Recently, a shift of the visual subjective body midline (vSM), a correlate of the egocentric reference frame, towards the affected side was reported in patients with complex regional pain syndrome (CRPS). However, the specificity of this finding is as yet unclear. This study compares 24 CRPS patients to 21 patients with upper limb pain of other origin (pain control) and to 24 healthy subjects using a comprehensive test battery, including assessment of the vSM in light and dark, line bisection, hand laterality recognition, neglect-like severity symptoms, and motor impairment (disability of the arm, shoulder, and hand). Statistics: 1-way analysis of variance, t-tests, significance level: 0.05. In the dark, CRPS patients displayed a significantly larger leftward spatial bias when estimating their vSM, compared to pain controls and healthy subjects, and also reported lower motor function than pain controls. For right-affected CRPS patients only, the deviation of the vSM correlated significantly with the severity of distorted body perception. Results confirm previous findings of impaired visuospatial perception in CRPS patients, which might be the result of the involvement of supraspinal mechanisms in this pain syndrome. These mechanisms might accentuate the leftward bias that results from a right-hemispheric dominance in visuospatial processing and is known as pseudoneglect. Pseudoneglect reveals itself in the tendency to perceive the midpoint of horizontal lines or the subjective body midline left of the centre. It was observable in all 3 groups, but most pronounced in CRPS patients, which might be due to the cortical reorganisation processes associated with this syndrome.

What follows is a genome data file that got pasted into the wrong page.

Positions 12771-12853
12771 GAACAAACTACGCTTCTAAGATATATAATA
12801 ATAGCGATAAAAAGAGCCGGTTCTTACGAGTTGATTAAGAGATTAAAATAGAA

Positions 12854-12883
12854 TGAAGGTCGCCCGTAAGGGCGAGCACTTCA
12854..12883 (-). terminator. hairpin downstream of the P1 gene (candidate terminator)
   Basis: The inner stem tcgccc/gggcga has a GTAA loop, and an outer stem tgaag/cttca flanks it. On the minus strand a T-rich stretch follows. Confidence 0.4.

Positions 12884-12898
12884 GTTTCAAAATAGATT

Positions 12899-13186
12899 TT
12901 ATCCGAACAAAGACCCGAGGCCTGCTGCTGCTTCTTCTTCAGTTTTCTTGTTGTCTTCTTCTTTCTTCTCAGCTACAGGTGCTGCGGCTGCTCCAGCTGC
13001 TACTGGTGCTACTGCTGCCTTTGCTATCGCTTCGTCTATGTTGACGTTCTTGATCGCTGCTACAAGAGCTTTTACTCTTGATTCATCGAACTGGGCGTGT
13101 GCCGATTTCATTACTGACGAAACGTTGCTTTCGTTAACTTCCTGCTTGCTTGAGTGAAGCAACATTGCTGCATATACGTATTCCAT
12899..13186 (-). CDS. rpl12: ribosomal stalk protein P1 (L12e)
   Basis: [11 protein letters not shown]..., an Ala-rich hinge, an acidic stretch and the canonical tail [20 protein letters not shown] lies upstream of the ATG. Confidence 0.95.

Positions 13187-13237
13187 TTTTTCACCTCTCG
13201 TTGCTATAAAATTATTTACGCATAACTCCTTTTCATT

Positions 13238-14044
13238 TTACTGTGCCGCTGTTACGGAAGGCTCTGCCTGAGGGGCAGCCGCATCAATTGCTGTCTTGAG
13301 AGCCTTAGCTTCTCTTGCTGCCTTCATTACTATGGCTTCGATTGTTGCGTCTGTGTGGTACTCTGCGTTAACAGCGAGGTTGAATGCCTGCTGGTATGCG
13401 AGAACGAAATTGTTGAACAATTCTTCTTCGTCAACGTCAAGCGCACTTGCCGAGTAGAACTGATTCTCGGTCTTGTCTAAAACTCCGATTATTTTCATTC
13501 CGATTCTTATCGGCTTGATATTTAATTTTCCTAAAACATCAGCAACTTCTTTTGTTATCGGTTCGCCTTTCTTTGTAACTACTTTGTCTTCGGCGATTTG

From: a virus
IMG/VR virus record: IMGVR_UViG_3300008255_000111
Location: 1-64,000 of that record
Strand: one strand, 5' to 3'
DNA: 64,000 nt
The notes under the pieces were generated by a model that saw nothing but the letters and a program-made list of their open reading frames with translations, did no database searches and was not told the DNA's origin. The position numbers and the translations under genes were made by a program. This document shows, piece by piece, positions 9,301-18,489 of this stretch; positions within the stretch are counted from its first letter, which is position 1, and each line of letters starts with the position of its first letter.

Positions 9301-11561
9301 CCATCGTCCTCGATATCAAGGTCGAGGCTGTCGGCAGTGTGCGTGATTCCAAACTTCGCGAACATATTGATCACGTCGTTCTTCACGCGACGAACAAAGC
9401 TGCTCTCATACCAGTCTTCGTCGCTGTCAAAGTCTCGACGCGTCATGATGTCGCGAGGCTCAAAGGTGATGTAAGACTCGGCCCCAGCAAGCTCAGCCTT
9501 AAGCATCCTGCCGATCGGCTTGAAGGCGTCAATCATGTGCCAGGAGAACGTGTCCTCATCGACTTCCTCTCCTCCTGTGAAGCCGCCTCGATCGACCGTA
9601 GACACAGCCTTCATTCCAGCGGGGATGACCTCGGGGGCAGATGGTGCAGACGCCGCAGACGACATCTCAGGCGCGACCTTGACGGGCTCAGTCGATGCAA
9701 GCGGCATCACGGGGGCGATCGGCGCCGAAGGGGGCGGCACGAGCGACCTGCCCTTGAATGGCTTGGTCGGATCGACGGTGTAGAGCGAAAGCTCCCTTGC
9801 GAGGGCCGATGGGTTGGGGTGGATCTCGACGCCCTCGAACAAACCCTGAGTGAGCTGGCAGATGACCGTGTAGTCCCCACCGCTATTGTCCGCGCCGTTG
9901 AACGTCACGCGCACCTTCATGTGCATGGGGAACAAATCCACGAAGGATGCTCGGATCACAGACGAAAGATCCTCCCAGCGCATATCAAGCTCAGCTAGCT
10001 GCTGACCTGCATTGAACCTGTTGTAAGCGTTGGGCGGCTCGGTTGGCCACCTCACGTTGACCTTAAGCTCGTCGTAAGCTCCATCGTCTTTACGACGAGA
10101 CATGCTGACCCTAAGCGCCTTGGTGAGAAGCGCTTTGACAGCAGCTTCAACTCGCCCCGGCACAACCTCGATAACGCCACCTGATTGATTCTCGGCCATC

Pain. 2012 Jul;153(7):1484-94.
Intact 2D-form recognition despite impaired tactile spatial acuity in complex regional pain syndrome type I.
Reiswich J, Krumova EK, David M, Stude P, Tegenthoff M, Maier C.
Department of Pain Management, BG Universitätsklinikum Bergmannsheil GmbH, Ruhr University Bochum, Bochum, Germany.